- Slope-Intercepts -This written explanation looks at using slope and y-intercept to graph the linear equation. There are hints throughout the explanation.

- Slope of a Line -Video explaining how to find the slope of a line. Video through Khanacademy.
- Linear Relationships -Activity finding the linear relationship when one variable is given. Activity through Khanacademy.

The links provided are interactive programs that could be used as a class demonstration as new concepts are being introduced or in reviewing concepts before assessments. Interactive games, simulations, and worksheets that provide practice of linear equation and graphing skills:

- Mathwarehouse -An interactive program to see the shading on linear equations. User may move points around to see how the equation changes and the shading changes
- MathIsFun -Very similar to the other balancing scale. This scale has the user remove x’s and 1’s on own. The scale always stays balanced as the user sees that whatever operation is done, is done on both sides. Great interaction!
- Simple Coordinate Game -Great for reviewing how the Coordinate grid works and finding ordered pairs on the grid.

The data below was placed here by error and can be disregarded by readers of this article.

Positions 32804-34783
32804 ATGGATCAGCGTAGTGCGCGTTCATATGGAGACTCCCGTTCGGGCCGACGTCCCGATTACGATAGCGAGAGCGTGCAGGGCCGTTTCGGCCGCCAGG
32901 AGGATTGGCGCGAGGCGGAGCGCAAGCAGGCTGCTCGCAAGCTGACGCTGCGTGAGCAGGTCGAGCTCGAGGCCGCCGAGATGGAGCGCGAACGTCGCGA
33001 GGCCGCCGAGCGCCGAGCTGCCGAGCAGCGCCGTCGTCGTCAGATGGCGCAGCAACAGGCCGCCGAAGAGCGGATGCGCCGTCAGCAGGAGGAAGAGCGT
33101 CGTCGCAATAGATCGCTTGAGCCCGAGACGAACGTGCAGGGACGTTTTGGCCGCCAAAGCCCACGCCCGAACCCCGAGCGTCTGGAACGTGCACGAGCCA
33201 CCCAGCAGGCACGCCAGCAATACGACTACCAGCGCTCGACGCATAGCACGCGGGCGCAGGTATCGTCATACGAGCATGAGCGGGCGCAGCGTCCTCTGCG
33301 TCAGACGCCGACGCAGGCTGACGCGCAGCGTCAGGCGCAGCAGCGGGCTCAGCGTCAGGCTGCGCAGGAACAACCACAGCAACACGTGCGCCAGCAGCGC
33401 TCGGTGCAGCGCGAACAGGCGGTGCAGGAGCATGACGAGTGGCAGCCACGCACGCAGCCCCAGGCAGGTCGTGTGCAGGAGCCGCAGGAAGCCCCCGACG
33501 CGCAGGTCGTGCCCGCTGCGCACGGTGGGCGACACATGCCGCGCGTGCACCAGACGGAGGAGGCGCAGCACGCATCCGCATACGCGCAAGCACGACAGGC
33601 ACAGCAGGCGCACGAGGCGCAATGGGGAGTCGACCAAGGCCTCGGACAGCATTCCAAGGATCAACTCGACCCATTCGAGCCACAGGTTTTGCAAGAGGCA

- Linear Inequalities -Activity looking at linear equations on a coordinate grid and the shading that is made through the inequality.
- Equation Solver -Activity showing the process of solving for a variable and showing the mathematical properties while solving.

Games and rewards students can play that reinforce the skills and concepts in a fun way. These would be fun rewards for students that have all assignments in, yet a review day for students that need more help and time to complete work.

- MathPlay -Game played by one or two players. Must get the answer correct to shoot baskets.
- Zogs -Game using linear equations to save an alien. Fun, and easy to use, once user understands what needs to be done.
- Algebra Four -This is a fun game for two to play! It has a timer, gives several different options of kinds of problems to use and then in order to add a chip, the problem must be answered correctly.

Teacher resources for middle school math that includes the concepts for graphing linear equations. Other topics are included as well.

- TheMathTeacher -Site made for math teachers. Site includes several different lesson plans, projects, webquests, worksheets on this topic and others. Geared for middle school.
- Teaching Ideas -This is a teacher resource site. Includes several different topics.
- World’s Largest Teaching Site -Includes links to lesson plans and ideas for teaching topics.
- MathVideos -Videos on teaching math topics and the sequence on topics
- Worksheets -Teacher Resource in quickly creating worksheets for students. Answer key included as well.
- TeachingChannel -Teacher Resource: Videos and ideas from teachers throughout the country.